No cellphone ads with kids, says Govt
The Govt drafts guidelines asking manufacturers and service providers to avoid ads showing children and pregnant women using cellphones. Sanchita Sharma reports.Updated: Jun 17, 2008 01:05 IST
Concerned by the health fallouts of cellphone radiation, the government has drafted guidelines asking manufacturers and service providers to avoid advertisements showing children and pregnant women using cellphones. There are about 250 million cellphone users in India.
Last year, the Union Ministry of Health and Family Welfare had also asked the Indian Council Of Medical Research to conduct a long-term study on the hazards of cellphone use and abuse.
The HindustanTimes was the first to report this on October 6, 2007.
Ministry of Telecommunications draft guidelines say electromagnetic waves emitted from mobile phones can seriously damage the tissues of the users’ brain and prescribe limited use by children, pregnant women and heart patients. “Mobile phones are being used by very young children over long periods, causing problems like headaches and short-term memory loss,” says Union Health and Family Welfare Minister Anbumani Ramadoss.
“There is still no data available worldwide on long-term use. Cellphones emit low levels of radiofrequency (RF) energy while being used and even lower RF in stand-by mode. But since long use can cause RF to heat tissue and cause biological effects, we need to know its impact,” says the minister.
Ministry of telecommunication guidelines say RF energy can harm human health by heating up tissues, prompting many doctors to advise people not to talk for long or keep cell phones in the breast pocket (near the heart) or trouser pocket (near the crotch).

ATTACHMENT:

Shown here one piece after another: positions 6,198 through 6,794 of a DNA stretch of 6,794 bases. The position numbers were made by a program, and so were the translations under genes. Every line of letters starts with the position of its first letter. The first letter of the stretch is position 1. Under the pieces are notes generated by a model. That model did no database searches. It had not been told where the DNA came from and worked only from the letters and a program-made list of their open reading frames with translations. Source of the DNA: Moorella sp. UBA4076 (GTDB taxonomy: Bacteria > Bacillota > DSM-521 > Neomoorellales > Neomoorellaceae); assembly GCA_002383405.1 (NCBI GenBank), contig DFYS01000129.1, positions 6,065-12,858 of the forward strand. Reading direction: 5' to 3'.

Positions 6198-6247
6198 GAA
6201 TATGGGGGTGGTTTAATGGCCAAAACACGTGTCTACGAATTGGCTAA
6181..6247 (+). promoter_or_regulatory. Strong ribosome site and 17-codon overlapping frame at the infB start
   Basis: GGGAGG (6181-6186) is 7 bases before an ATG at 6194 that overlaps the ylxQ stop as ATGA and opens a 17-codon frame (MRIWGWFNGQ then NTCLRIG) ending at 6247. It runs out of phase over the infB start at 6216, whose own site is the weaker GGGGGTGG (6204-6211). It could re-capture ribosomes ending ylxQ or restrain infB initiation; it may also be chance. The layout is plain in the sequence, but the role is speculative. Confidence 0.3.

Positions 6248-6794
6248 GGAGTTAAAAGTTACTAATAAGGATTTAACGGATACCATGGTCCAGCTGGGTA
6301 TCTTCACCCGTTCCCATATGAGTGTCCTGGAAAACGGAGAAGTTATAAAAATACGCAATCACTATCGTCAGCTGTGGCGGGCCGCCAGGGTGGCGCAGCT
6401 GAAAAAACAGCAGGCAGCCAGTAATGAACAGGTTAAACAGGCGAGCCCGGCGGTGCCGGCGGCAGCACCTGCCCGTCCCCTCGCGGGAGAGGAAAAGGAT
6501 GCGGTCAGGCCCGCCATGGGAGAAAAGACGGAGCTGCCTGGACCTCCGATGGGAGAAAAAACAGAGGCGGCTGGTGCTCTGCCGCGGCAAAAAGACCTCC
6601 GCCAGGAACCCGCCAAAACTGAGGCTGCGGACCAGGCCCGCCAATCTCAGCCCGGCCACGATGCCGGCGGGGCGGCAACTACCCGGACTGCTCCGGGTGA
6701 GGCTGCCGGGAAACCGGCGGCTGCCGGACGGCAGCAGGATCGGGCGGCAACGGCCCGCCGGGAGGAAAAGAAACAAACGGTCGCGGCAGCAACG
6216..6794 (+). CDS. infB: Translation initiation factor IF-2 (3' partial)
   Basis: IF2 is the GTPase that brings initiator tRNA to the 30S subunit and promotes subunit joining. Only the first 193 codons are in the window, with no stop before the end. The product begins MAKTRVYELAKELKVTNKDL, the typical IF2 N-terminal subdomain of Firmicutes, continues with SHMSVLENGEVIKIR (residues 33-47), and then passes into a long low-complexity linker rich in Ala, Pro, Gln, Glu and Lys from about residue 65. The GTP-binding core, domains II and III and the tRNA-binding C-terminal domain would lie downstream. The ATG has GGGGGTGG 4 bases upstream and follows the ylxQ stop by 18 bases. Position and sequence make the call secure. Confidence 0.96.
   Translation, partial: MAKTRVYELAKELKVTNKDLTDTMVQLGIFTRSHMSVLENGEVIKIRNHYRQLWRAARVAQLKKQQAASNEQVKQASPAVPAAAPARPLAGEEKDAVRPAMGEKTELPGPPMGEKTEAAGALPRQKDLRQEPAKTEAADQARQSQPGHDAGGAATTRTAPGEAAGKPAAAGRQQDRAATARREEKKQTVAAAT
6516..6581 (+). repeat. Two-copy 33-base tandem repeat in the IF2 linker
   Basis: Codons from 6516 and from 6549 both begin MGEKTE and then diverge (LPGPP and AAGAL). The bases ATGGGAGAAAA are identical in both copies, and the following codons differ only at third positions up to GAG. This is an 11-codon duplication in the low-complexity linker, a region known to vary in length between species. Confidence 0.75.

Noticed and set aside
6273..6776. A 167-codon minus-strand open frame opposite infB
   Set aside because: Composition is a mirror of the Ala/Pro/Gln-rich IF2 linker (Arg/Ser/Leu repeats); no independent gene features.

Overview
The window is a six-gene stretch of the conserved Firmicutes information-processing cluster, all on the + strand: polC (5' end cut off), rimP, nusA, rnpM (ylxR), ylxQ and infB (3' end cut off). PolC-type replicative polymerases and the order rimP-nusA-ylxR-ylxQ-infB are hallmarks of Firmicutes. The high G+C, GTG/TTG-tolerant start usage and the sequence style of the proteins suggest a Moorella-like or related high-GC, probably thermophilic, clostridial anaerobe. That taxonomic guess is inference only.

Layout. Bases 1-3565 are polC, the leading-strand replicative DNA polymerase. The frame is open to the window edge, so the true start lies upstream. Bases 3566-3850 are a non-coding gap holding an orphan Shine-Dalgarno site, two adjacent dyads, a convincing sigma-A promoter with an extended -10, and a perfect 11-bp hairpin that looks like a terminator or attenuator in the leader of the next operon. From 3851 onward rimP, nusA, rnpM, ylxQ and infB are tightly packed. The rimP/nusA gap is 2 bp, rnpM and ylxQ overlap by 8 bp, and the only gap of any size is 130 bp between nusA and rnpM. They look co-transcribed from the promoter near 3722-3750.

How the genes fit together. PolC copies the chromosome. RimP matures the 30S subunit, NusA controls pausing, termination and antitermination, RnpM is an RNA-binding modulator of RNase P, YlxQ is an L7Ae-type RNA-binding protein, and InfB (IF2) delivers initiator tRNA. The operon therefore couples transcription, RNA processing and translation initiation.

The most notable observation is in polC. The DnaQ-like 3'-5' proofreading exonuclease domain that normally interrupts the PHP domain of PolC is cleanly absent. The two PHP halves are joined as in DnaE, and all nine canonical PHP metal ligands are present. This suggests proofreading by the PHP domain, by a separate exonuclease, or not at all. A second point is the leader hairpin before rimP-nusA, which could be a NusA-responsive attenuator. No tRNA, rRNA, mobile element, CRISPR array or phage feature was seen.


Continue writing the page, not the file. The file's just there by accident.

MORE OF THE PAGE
"Conversations should be kept brief and hands-free sets used as far as possible. People with implants such as pacemakers should take basic precautions such as not carrying the phone in their breast pocket just over the pacemaker," says Dr K. K. Aggarwal, chief cardiologist at Moolchand Hospital.
Three large international studies have been published on cellphone safety since December 2000. The studies investigated any possible association between the use of wireless phones and primary brain cancer, tumours of the brain or salivary gland, leukaemia, or other cancers. None of the studies found any harmful health effects, but since the average period of phone use in these studies was around three years, none could answer questions about long-term exposure.
As a precaution, several governments - such as the UK - recommend children under 16 years to limit cellphone even though no scientific evidence that any health hazard exists.